My Darling Clementine – How Do You Plead (2011) MP3/Flac
Named after a 1946 John Ford Western, which had itself borrowed its title from a Nineteenth Century American folk song, My Darling Clementine is a vehicle for the songwriting and vocals talents of Lou Dalgleish and Anglo-Americana stalwart, Michael Weston King. But whilst King’s previous interpretation of country music, both with The Good Sons and as a solo artist, displayed a distinctly alternative edge, the duets here are more George and Tammy than Gram and Emmylou.
Despite some hints of honky-tonk and rockabilly, much of the material on ‘How Do You Plead?’ is pure Nashville Sound. You could easily imagine it topping the country charts in the ‘50s or ‘60s; all it is really missing is some saccharine orchestration. Many of songs are… — AmericanaUK 8/10
…unashamed weepies, performed without a hint of irony, so as to leave you in no doubt that the album is meant as a loving recreation rather than a pastiche. This may alienate some of King’s previous fans, but those who remain will immediately recognise that he has last none of his ability to craft an affecting melody or turn a lyrical phrase.
The earnestness of the sentiment behind the songs is invariably leavened by a wry and incisive couplet. Similarly, many of the tracks are performed with King and Dalgleish trading lines or verses, often playing the part of estranged lovers, giving the material a friction which acts as a counterpoint to the musical consonance. It is axiomatic that such an album wouldn’t work if King and Dalgleish’s vocals didn’t fit together quite so perfectly. But nor would it be so compelling without such a redoubtable backing band.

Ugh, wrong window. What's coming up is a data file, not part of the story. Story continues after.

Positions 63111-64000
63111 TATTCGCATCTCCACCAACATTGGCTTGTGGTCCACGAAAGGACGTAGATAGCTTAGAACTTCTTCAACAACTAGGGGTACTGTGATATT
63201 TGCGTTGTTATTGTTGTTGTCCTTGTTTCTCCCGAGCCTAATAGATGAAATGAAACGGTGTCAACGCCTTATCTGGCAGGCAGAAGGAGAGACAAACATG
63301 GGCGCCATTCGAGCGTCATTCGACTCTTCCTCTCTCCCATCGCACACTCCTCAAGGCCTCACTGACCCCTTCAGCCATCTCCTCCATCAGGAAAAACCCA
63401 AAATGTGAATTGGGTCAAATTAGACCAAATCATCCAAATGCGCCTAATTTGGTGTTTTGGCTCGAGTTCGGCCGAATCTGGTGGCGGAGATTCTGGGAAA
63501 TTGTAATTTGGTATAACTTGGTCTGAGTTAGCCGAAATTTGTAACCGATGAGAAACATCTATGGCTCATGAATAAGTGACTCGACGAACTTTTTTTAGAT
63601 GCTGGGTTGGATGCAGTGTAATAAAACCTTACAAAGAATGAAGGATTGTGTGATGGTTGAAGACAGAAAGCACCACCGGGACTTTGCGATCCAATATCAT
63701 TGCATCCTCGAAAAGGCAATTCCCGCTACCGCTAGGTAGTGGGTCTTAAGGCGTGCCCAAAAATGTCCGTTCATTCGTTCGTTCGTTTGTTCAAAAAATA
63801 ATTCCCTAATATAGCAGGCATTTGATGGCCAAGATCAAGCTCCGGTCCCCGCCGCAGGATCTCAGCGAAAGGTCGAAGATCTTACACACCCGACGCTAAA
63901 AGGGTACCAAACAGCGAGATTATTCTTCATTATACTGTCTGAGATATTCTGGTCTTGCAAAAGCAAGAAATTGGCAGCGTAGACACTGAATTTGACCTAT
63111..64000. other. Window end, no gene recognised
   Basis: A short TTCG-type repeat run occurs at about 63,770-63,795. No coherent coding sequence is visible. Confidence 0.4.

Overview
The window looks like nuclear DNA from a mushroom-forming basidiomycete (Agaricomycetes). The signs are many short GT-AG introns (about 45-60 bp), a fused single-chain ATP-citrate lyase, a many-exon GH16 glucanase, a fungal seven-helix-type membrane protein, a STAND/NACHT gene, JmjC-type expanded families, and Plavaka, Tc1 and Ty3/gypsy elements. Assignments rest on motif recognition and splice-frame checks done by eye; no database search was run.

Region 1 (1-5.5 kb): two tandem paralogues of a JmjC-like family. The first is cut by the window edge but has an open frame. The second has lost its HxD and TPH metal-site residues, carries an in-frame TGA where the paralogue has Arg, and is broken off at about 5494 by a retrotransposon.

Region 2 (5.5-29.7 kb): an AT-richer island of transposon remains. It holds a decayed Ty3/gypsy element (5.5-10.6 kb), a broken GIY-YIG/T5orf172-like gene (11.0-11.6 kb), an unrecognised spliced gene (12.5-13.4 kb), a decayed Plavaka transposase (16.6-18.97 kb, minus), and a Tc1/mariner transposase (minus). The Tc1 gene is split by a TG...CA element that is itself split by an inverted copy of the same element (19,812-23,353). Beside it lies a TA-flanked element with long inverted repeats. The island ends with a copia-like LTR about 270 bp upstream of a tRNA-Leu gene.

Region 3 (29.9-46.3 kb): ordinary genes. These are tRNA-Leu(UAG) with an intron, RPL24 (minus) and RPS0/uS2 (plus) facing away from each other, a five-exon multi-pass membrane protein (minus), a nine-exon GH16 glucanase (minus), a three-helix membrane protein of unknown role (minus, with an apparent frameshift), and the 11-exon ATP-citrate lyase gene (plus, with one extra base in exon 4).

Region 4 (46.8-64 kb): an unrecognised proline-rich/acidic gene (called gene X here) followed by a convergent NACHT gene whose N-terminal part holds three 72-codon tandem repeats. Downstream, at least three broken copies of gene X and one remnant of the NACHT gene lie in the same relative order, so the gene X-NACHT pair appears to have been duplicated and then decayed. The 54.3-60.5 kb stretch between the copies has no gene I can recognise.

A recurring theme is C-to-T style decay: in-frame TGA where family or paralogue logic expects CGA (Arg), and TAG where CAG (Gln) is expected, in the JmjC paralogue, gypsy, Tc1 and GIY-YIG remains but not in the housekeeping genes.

The bulk of the group comprises of former pub-rock luminaries, including Nick Lowe regular Geraint Watkins and the legendary guitarist Martin Belmont, once of Ducks Deluxe and The Rumour. Meanwhile, former Good Son Alan Cook adds pedal steel, whilst Bob Loveday, from the less-likely source of Penguin Café Orchestra, contributes violin. If the album has a fault, it’s that at fifty minutes, it is slightly overlong. This, however, is due to a uniformity of mood rather than a surplus of filler. Indeed, in their own right, each song here is beyond reproach, to the extent that it is impossible to select individual highlights. Every one could be mistaken for a classic Nashville standard and whilst this authenticity may deter some listeners, for others it will represent an uncannily well-crafted evocation of a vintage sound.